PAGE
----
According to Fitch, one of the main signs of UC’s fiscal health is its ability to constantly raise tuition: “Recent reductions in state appropriations, and the potential for additional cuts through the intermediate term, are partially mitigated by the university's still considerable, though now more limited, ability to raise tuition and fees, and its overall limited reliance on state operating support.” In other words, the UC should not worry too much about losing state funds because it has shown a willingness to raise tuition. In fact, this same logic of privatization is driving the state’s reduction of funding for the UC; since the Democrats believe they cannot raise taxes, they cut the UC, which they know will turn around and raise tuition.

Not only does the state feel comfortable reducing the university’s funding, but they are planning to borrow another $1 billion from the UC system, and the reason why the administration will accept this deal is that the university will turn a profit by lending money to the state. This deal make sense on paper because due to UC’s high bond rating and the state’s low rating, the state has to pay a higher interest rate to borrow money, and if the UC lends money, the state can improve its bond rating, and the UC can profit from the difference between its low interest rate and the state’s high interest rate.

What is left out of this equation is that students are paying 6.8% to take out their loans, and these loans not only allow the UC to raise tuition, but the money generated from tuition can be leant to the state at something like 5%, which is better than the 2-3% the UC gets from putting tuition dollars into its Short Term Investment Pool. If we connect the dots, we see that students are lending money to the state, so that the university can bring in more money, but the end result is that the students will have to pay for this interest deal.

Perhaps the biggest casualty of this constant escalation of tuition is the middle class. While students whose parents make below $50,000 will have their tuition covered by financial aid, other students who are not rich and do not qualify for aid will end up paying more and taking out huge loans. In fact, over the period of 1999 to 2009, the percentage of UC students whose parents combined income is between $50,000 and $150,000 has gone from 50% to 40%.

As I have stressed before, almost everything the UC does loses money, and so the only stable source of income is student tuition dollars. Ultimately, the state and the bond raters are telling the UC to screw the middle class, and the UC is obliging on a regular basis.

Thursday, July 7, 2011

UC’s Steady Move to Privatization

At the next UC regents meeting, a proposal will be presented to increase tuition by 9.6%, which will be added to the previously accepted 8% increase for a total increase of 17.6%. The official reason for this increase is that the state has reduced UC funding by $650 million. Moreover, the anticipated state cut has also pushed UC Berkeley, UCLA, and UCSD to increase its nonresident student enrollments, and in the case of Berkeley, about a third of its new students are coming from outside of California, and these nonresident students are very attractive because they full tuition without any financial aid. This is what privatization looks look.

By increasing the cost of attendance and decreasing the percentage of Californian students, the UC is following in the footsteps of Michigan and Virginia, and the result will soon be that a larger proportion of students will come from outside of California and more of them will come from families in the top income bracket. However, unlike Michigan and Virginia, the UC is still dedicated to using financial aid to make school affordable for lower-income and lower-middle class students. Of course, something has to give here, and it is the Californian middle-class students who cannot afford the increased tuition but do not qualify for financial aid who will find themselves excluded from a UC education.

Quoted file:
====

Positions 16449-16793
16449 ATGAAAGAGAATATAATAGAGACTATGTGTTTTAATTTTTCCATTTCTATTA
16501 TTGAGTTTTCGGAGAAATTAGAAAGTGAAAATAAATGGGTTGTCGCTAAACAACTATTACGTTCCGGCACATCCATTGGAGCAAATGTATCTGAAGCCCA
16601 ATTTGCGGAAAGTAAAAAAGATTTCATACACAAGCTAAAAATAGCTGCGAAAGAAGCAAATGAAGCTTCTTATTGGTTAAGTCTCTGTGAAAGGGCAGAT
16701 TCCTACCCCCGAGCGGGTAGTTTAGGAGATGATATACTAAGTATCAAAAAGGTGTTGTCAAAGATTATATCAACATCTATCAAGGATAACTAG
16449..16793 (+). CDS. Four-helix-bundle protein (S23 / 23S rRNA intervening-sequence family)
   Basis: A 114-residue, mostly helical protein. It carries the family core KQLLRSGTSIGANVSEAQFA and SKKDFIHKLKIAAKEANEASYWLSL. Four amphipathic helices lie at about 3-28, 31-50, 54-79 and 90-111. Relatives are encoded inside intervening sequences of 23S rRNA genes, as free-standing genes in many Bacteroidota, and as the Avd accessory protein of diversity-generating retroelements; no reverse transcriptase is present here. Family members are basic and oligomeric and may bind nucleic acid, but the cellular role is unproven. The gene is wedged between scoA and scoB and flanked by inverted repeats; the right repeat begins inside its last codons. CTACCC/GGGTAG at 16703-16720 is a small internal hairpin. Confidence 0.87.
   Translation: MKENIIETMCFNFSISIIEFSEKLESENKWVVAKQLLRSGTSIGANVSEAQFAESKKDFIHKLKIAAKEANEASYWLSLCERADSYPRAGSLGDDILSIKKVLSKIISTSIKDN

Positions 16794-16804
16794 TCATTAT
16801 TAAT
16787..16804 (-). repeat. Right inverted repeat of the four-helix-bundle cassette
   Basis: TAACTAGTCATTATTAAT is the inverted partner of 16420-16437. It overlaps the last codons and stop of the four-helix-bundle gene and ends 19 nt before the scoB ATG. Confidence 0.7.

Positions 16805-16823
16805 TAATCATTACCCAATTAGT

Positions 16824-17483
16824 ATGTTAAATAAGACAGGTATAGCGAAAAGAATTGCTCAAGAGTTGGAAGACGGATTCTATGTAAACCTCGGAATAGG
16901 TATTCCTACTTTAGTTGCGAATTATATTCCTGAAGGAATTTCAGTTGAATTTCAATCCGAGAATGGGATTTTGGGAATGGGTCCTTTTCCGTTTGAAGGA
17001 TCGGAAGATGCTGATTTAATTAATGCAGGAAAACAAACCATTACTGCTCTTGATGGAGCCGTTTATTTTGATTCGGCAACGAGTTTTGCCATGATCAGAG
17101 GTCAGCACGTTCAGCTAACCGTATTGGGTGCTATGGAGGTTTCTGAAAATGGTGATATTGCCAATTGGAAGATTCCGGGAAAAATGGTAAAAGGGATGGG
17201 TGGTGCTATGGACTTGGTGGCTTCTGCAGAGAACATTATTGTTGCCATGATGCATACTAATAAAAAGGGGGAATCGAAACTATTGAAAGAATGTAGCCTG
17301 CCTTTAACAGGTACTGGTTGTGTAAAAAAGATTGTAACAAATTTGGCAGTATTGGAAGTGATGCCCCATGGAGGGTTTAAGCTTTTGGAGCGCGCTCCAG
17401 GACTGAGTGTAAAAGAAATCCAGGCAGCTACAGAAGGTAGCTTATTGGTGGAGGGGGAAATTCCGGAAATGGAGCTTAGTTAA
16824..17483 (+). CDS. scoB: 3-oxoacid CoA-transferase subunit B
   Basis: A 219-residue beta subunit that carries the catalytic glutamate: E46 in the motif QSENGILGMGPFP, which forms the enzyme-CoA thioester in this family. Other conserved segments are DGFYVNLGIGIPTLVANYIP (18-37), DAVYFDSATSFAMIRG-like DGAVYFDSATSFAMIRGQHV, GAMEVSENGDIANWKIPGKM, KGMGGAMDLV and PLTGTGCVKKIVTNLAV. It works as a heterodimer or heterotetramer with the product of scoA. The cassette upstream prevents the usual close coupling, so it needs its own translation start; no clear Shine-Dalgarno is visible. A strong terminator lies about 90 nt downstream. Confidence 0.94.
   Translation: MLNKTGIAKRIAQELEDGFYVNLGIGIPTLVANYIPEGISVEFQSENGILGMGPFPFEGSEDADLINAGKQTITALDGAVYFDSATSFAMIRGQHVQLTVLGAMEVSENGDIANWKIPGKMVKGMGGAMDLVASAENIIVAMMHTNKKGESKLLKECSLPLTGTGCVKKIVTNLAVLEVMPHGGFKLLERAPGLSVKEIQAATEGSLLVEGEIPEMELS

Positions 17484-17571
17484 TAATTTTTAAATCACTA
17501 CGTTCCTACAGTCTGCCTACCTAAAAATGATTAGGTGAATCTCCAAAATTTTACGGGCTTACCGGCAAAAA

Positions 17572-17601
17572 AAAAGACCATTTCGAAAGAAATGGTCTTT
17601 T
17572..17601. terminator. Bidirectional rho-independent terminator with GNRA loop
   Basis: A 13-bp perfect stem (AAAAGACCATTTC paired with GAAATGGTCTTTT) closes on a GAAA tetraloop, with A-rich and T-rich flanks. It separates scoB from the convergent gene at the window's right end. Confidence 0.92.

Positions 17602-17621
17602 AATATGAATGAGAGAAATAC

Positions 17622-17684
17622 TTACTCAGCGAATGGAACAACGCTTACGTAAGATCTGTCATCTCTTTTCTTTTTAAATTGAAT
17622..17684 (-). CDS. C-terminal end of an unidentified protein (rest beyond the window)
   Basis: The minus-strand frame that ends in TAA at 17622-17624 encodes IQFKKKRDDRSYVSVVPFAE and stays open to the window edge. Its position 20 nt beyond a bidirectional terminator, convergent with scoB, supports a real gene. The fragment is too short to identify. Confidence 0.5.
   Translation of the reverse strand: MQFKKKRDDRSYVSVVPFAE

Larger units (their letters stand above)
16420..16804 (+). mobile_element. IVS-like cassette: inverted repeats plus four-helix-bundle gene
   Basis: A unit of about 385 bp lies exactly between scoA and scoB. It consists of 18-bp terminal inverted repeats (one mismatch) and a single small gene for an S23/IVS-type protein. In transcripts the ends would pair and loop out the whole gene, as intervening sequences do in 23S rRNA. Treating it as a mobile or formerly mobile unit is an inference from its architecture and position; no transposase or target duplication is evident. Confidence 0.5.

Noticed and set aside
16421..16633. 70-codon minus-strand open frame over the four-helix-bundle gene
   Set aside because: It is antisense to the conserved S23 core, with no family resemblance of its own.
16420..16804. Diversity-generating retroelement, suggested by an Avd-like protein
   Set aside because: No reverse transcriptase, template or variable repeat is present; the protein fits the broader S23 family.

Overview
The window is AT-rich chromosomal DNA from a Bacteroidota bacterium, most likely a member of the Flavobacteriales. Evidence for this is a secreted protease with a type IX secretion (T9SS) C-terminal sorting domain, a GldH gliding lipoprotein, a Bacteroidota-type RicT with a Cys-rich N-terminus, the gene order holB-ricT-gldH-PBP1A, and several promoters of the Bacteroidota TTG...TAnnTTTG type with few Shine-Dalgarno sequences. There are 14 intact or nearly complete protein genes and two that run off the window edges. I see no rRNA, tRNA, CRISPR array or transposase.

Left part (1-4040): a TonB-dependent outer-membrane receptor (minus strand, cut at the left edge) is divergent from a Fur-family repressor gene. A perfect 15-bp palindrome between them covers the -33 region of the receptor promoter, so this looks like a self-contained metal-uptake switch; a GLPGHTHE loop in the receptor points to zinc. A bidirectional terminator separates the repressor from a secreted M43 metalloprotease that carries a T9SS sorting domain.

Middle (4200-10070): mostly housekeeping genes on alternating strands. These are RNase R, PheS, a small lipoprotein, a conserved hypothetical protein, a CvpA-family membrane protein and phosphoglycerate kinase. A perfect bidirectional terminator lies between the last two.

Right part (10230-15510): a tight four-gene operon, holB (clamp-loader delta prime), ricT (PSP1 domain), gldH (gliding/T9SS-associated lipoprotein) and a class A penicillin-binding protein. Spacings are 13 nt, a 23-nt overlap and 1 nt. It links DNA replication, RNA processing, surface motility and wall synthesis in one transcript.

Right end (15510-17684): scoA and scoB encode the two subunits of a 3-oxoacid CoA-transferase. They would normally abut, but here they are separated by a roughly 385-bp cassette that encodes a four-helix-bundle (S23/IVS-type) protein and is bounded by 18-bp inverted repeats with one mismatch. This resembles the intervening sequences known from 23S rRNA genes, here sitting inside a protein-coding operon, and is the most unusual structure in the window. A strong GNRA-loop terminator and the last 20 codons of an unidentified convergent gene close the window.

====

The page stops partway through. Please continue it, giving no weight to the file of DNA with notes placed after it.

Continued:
The UC likes to argue that it has no choice but to raise tuition and chase nonresident students, but as I have shown before, the administration’s logic is flawed. If the university wanted to, it could decrease tuition and increase student enrollments, but this would require a very different funding model. Instead of having undergraduates subsidize graduate education, professional education, research, and administration, the system could make sure that each sector could support itself. This process would require budgetary transparency and an increase in funding for for graduate and professional students.

When in the past I have called for this type of budgeting, I have been told that the only way to maintain UC’s excellence is by hiding its funding process from the public and everyone else. In other words, if people knew that the UC was jacking up undergraduate tuition in order to support expensive graduate and research programs, citizens would rebel and call for the defunding of the university. However, my response is that only a transparent budget would allow us to see if there really are non-essential costs that could be eliminated. In fact, part of being a public university is allowing the public to see how you really spend your funds.

Yet, while professors and administrators often complain about the creeping privatization of the UC system, they still want to be paid like they are working for private schools. Moreover, the fear of losing star professors to elite private universities pushes the system to pay some of its employees at a high market rate, while all of the other faculty members and workers are asked to do more for less. By allowing individual faculty members to negotiate private deals with administrators, the system not only creates collusion between the faculty and the administration, but it also drives up costs as it eliminates transparency and equity.

This system of private deals at a public university is going to get even worse if the regents approve of the plan of letting the president decide on his own about employee compensation increases. This new system will not only decrease transparency, but it will also increase inequality as the president garners support by handing out raises. Public institutions do not function this way; rather, this is how autocrats rise to power and maintain their control. If we really want a public university, all of us have to fight for it.